West Kennet Long Barrow

This is another Neolithic chambered tomb, near Avebury. It’s significantly bigger that most of them. High enough in the open bit to walk around in (as you’ll see below). It’s also one of the oldest tombs. Actually, the List of oldest known surviving buildings on Wikipedia has it as the second oldest building in the UK (after the Knap of Howar) and the oldest in England (and older than Stonehenge & the Egyptian pyramids and everything else you’ve heard of probably). Which I didn’t realise at the time because I went to Avebury for a day trip and bought booked train tickets so I’d have about 2-3 hours in the village and therefore wouldn’t want to walk out to look at the barrow. Right…

Anyway, the panel at the site says: The long barrow was built in about 3650 BC by an early farming community, people who had arrived from Continental Europe only a few generations before. For about 50 years, they placed their dead into the different chambers, grouping them according to age, sex and perhaps social or family group. As new people were placed in the chambers, older burials were disturbed and the bones re-arranged. Over the next 1,000 years people regularly returned the long barrow, filling the chambers with earth, ash, chalk rubble and sarsen stones. Mixed with this material were pottery sherds, flint tools, and the bones of both humans and animals. Perhaps the barrow became a shrine to the ancestors or to the land itself. In the early Bronze Age, three large stones were placed to block the entrance and finally seal off the chambers.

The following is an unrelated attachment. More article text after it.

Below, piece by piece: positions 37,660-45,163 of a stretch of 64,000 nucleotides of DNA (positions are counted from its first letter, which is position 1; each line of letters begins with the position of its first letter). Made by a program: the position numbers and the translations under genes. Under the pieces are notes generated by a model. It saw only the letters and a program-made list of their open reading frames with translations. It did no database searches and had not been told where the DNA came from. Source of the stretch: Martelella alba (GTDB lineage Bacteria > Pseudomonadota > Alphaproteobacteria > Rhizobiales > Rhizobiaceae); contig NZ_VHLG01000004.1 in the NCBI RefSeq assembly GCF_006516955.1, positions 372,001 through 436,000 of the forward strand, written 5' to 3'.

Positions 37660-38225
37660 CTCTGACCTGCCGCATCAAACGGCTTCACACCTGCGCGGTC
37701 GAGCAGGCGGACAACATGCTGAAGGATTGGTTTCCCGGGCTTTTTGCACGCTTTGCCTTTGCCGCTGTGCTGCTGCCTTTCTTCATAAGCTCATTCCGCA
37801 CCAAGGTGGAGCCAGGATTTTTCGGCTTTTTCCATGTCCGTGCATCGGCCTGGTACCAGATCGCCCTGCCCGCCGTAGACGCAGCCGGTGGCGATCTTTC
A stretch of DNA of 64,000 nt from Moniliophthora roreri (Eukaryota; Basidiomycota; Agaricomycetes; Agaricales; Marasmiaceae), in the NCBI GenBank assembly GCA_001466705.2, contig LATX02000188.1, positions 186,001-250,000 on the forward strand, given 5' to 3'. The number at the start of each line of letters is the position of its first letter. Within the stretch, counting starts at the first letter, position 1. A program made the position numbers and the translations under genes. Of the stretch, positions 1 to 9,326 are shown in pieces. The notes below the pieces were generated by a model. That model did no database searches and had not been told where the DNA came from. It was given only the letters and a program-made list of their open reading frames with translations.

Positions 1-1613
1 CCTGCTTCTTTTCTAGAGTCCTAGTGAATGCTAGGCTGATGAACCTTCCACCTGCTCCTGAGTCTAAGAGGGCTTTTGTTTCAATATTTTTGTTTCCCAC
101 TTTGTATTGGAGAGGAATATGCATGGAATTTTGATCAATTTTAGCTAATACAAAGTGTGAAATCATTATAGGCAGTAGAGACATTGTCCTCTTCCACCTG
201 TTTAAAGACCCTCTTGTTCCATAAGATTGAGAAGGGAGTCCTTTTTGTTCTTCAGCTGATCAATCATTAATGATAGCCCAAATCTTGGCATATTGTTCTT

The barrow is at the top of a hill. (You can maybe just see it if you click to get the large picture.) (You did know you can get larger pictures by clicking?) It is very long, about one hundred metres. Too long for the camera once it become close enough to see properly.

Some cremations and the partial remains of at least forty-six individuals – both male and female and of all ages – have been found inside, together with grave goods including pottery, beads and stone implements such as a dagger, dated to between 3000 and 2600 BC. The tomb was closed sometime around 2000 BC and the main passage filled with earth, stones, rubble and debris. The forecourt was then blocked with sarsen boulders and a false entrance of twin sarsen uprights constructed. Finally, three massive sarsen blocking-stones were erected across the front (eastern end) of the tomb.
English Heritage

For comparison, the Averbury henge and stone circles were constructed about 2850-2200 BCE. So not built by the same people and not even used by the same people. The infilling seems to have started before or about the same time as the henge constrction started, and not that long after that was finished, the barrow was sealed. Burial barrows are just so last millenium. Or maybe the kids kept sneaking off to have parties in there, or cows were getting lost.

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Island Hopping: St Mary’s, the other bit.

Today I walked up to the other other side of St Mary’s. You’ll never guess what I found! OK if you’ve been paying attention you can probably guess.

But first, another entrance grave.

From the English Heritage panel:

Innisidgen Upper Burial Chamber
There are as many as 80 prehistoric chambered tombs known on the Isles of Scilly, but this is one of the best preserved. They are generally of the form known as ‘entrance graves’, and date from the Neolithic or the early Bronze Age. The name ‘entrance grave’ may be misleading, since this type of prehistoric monument is unlikely to have been constructed solely for burial purposes. Such ‘graves’ could also have functioned as shrines or as a focus of ceremonies. . . . Although nothing has been found in this chamber, the walls revealed traces of rough clay mortar, suggesting that it was once plastered and possibly even decorated.